Man arrested after alleged hate crime

By ANDREA POTEET
Sunday Times Newspapers

WYANDOTTE – A resident who said he was the target of a neighbor’s repeated racial violence thanked police at a City Council meeting Monday for their assistance.

Earlier that day, officers were called to Hudson’s house in the 1700 block of Eighth Street after a neighbor, James Mitchell, 47, threatened to kill him and used racial slurs, telling him to “go back to Detroit.”

“I want you to notify your police department that there’s a resident who’s thankful that they responded accordingly to arrest a perpetrator who threatened my child and other children in the area and was disparaging the name of this community,” Hudson, who is black, said.

The incident was one of several that had occurred between the two over the past five months, according to police reports. As recently as Feb. 4, police reports detail Mitchell allegedly approaching Hudson’s 12-year-old daughter and using racial slurs.

“We filed the proper police reports, and nothing had been done that resolved this issue until today,” Hudson said.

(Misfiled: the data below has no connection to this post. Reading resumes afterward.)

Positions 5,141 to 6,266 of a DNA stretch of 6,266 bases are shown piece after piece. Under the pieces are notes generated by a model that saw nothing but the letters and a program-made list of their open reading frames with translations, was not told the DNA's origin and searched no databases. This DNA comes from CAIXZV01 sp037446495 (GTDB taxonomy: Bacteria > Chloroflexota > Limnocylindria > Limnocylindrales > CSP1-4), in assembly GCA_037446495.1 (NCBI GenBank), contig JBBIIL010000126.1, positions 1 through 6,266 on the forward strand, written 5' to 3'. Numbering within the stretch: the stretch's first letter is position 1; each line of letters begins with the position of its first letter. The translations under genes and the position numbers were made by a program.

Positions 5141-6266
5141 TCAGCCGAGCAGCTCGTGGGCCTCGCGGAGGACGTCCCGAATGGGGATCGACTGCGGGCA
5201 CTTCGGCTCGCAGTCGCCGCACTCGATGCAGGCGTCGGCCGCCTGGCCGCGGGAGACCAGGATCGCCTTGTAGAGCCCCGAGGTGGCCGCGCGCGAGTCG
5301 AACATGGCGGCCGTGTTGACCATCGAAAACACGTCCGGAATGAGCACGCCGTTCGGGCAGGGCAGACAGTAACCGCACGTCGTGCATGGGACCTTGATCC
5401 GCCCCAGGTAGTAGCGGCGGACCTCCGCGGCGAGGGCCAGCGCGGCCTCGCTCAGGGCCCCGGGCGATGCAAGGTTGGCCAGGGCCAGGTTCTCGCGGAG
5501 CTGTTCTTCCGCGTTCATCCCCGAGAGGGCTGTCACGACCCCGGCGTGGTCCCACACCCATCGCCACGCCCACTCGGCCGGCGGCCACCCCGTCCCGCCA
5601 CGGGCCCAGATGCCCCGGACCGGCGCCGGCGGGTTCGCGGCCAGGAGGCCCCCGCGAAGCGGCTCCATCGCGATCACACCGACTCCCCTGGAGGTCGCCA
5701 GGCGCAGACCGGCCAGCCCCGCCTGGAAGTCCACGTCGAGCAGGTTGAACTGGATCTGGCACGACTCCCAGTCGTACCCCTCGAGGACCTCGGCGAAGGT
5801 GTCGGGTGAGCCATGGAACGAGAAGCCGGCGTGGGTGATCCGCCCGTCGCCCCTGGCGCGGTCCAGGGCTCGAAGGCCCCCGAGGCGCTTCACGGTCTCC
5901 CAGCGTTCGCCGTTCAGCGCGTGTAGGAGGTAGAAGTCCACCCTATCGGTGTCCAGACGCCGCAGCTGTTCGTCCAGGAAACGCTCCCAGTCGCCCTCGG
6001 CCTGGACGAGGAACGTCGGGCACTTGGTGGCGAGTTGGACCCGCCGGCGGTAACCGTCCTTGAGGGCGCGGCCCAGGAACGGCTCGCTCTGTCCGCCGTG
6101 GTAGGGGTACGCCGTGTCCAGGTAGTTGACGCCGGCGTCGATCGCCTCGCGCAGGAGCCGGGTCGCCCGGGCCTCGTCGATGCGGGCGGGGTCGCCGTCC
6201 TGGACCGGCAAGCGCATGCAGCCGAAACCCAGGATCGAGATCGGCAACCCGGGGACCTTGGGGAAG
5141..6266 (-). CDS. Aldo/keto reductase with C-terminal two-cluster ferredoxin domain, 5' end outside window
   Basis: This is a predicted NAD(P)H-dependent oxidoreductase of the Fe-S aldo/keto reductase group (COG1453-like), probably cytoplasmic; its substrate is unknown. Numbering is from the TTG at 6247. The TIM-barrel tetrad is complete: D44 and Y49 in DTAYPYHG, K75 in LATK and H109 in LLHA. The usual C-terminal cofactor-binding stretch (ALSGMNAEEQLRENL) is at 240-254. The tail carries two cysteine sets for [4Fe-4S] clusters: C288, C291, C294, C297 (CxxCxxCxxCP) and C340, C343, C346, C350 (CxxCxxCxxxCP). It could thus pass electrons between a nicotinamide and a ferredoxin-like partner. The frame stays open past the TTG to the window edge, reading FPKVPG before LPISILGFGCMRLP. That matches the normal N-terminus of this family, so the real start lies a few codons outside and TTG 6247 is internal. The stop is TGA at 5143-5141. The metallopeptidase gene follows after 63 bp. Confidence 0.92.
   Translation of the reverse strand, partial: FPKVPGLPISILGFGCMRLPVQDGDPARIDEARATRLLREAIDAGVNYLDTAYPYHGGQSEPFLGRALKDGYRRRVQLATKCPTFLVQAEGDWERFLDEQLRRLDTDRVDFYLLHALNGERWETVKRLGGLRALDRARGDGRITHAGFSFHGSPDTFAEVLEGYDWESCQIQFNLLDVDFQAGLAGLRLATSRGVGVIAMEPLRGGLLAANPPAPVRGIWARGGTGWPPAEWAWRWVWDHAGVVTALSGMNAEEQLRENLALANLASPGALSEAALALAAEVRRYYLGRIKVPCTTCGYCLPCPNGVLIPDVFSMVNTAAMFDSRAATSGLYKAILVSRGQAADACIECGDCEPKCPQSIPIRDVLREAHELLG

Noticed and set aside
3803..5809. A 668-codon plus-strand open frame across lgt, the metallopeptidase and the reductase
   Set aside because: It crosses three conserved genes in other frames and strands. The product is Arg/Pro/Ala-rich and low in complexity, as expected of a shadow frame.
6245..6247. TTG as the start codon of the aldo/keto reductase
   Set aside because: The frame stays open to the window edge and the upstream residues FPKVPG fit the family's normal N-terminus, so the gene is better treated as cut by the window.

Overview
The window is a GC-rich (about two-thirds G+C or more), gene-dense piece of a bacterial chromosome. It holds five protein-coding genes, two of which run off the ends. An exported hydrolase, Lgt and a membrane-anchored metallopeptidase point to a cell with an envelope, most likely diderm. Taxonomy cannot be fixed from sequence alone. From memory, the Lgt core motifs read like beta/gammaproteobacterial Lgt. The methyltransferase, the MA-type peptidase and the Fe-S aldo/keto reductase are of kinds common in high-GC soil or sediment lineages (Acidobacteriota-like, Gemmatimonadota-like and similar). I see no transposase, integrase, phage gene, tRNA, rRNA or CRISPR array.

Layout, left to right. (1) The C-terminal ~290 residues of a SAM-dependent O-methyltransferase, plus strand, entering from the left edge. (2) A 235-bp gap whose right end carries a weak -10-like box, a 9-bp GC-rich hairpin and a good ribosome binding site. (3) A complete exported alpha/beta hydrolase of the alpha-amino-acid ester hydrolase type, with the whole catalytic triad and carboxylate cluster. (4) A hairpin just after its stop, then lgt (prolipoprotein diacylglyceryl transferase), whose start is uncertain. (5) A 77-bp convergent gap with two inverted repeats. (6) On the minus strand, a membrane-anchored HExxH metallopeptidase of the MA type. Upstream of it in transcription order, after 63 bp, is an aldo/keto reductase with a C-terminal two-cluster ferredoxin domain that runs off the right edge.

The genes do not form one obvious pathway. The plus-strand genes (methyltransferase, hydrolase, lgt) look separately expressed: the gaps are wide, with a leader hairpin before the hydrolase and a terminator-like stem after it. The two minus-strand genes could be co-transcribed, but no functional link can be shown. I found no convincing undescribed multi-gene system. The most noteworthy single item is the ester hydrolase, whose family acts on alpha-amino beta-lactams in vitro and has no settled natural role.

About 4 p.m. on Monday, Mitchell allegedly approached Hudson after he parked in his garage and used racial slurs while reaching into his jacket as if he had a gun and yelled that he would shoot Hudson.

Hudson ignored Mitchell, who continued to approach him, this time while allegedly swinging a cane and continuing to threaten Mitchell.

According to the police report, Mitchell continued to yell at Hudson from his front door as police were interviewing Hudson, but they could not tell what he was yelling.

Mitchell was arrested for aggravated stalking and ethnic intimidation. According to the report, he told police he did threaten Hudson with racial slurs, but that he “wasn’t really going to do anything.”

He was arraigned Tuesday in Wyandotte’s 27th District court and faces a preliminary examination of the evidence against him at 11 a.m. Thursday.

Hudson said he was grateful that the incident’s resolution signaled continued racial harmony in the community.

“We live in difficult times,” Hudson said. “But we’re all trying to raise our family, earn a living … and the law states I can live wherever I want to live, and certainly I intend to be in Wyandotte for a while longer, but I don’t want this to boil over into something that could create animosity between any of the other African Americans in this community, or other people of color who call Wyandotte their home.”

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